The Hangover is a tale of four men out for a good time. Two days before his wedding, Doug (Bartha) drives to Las Vegas with his best buddies for a blow-out bachelor party they vow they'd never forget...only they did. When the three groomsmen wake up the next morning with pounding headaches, their hotel suite is trashed and the groom is lost. With little time to spare, the trio attempts to retrace their bad decisions from the night before, to figure out where things went wrong, in the hopes of finding Doug and getting him back to Los Angeles in time for his wedding. (Gary Reber)
Both the theatrical version (1:39:46) and the unrated version (1:47:53) are available. The theatrical version features picture-in-picture Bonus View commentary with Bradley Cooper, Zach Galifianakis, Ed Helms, and Todd Phillips. Special features include Map of Destruction, which allows you to trace each step the guys took during their fate-filled evening and see the real locations, learn about their Las Vegas lore, and see the filming that took place there; The Madness Of Ken Jeong (HD 07:56); an Action Mash-Up compilation of all of the physical comedy (HD 0:35); the "Three Best Friends" music video (HD 01:23); The Dan Band performing "Fame" (HD 01:08); a gag reel (HD 08:16); more pictures from the missing camera; BD-Live functionality; a digital copy of the film; plus up-front previews.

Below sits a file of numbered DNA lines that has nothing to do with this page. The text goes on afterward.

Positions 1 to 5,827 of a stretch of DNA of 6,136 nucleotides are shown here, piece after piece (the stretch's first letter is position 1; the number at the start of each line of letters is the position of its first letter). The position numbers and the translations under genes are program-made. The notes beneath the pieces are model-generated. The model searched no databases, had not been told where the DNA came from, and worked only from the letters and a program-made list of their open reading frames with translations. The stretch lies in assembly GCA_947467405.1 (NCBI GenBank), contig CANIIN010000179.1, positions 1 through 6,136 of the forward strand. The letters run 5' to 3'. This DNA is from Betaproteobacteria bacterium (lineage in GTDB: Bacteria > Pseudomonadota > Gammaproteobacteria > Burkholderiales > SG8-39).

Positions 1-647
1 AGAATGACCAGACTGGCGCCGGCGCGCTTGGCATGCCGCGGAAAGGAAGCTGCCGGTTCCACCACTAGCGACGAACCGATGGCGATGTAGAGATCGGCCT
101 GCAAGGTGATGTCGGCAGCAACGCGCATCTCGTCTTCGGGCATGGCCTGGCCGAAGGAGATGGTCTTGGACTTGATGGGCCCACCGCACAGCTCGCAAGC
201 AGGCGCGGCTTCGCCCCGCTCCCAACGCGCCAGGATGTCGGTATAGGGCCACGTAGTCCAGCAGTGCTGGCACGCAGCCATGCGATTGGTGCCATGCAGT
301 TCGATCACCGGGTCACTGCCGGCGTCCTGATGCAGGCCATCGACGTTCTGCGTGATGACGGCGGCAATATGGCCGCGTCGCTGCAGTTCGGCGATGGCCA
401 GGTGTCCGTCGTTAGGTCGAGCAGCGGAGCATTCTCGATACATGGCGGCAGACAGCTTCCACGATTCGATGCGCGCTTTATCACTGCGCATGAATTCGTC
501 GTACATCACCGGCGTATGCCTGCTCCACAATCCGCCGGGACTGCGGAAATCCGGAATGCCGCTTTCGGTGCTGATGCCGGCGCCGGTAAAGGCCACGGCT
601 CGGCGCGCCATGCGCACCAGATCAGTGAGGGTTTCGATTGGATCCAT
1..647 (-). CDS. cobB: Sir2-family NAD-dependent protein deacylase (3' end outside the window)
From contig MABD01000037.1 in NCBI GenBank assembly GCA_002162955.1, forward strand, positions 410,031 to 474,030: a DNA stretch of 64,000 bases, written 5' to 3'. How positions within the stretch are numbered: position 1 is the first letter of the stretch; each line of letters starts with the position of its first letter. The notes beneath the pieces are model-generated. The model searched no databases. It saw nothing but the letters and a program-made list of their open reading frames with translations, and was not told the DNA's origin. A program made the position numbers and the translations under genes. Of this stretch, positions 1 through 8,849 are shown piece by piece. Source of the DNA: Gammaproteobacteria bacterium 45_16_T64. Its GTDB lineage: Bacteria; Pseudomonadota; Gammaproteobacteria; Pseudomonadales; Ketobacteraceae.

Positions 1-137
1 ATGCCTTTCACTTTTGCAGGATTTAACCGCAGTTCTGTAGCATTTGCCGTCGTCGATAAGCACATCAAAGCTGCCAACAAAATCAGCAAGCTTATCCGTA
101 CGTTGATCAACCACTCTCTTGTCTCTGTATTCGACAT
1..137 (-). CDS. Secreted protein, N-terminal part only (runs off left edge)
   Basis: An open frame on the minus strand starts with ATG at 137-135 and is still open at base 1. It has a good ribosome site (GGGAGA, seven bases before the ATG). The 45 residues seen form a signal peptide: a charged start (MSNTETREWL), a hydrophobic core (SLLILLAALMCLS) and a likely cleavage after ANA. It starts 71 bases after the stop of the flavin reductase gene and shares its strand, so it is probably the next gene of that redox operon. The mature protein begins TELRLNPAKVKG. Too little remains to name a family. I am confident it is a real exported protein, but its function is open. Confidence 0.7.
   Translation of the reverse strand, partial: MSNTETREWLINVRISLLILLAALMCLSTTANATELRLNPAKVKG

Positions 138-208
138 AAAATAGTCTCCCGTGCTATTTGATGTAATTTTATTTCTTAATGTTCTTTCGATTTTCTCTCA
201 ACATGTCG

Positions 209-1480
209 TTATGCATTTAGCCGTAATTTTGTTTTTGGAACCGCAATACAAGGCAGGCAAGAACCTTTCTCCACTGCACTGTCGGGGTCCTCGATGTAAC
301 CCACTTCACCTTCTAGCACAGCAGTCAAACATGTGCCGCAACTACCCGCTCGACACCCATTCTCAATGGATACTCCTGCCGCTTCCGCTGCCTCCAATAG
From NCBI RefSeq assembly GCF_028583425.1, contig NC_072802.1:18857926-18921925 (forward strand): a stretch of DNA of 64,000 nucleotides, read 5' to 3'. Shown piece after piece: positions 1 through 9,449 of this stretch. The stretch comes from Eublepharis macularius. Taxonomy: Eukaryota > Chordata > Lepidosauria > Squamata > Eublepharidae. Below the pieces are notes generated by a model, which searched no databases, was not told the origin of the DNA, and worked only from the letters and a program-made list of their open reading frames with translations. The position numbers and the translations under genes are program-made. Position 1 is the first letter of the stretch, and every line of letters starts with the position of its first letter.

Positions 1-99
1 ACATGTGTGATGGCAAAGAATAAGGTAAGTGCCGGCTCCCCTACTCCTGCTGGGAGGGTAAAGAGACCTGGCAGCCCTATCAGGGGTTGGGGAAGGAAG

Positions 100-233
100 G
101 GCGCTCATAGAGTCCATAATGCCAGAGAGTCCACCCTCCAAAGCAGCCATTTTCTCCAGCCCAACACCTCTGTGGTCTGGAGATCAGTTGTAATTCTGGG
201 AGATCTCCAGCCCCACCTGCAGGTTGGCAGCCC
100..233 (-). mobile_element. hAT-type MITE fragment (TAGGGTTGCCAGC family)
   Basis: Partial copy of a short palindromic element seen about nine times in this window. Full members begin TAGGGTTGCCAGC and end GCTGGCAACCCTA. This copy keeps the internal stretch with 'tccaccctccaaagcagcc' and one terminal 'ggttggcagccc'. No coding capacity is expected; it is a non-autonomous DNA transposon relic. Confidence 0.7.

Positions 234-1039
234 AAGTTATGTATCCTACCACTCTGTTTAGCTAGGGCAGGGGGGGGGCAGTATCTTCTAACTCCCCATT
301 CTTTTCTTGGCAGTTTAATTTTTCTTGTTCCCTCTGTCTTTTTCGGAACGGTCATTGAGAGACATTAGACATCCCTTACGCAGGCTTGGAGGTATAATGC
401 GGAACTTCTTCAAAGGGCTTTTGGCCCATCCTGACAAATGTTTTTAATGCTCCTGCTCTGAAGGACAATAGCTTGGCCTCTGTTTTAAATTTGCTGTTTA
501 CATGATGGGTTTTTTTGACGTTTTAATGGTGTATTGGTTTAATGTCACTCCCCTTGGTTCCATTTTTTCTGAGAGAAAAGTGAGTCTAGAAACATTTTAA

The 1080p VC-1 picture is inconsistent in look, with varying degrees of quality from mediocre to good. The police station interior colors are impacted with reflections off of the blueish-green walls. Exterior scenes generally look good, with natural fleshtones. Hues are well balanced, as is contrast. Resolution is generally good in close-ups, but otherwise, the imagery is a bit soft. Shadow delineation is generally good, and some scenes are nicely dimensional. Overall, this is a respectable picture but unremarkable. (Gary Reber)
The Dolbyģ TrueHD 5.1-channel soundtrack is a conventional production with a monaural focus, except when music is present. The music, which is a mix of various styles, provides the limited extent of surround envelopment. Dialogue is always intelligible but restrained to monaural production sound or ADR, with no spatial support in the other two front channels. Still, at times, the sense of spatial integration is good. There is no distinguishing attribute to the sound. This is just another low-budget soundtrack that is serviceable for this genre, but otherwise mediocre. (Gary Reber)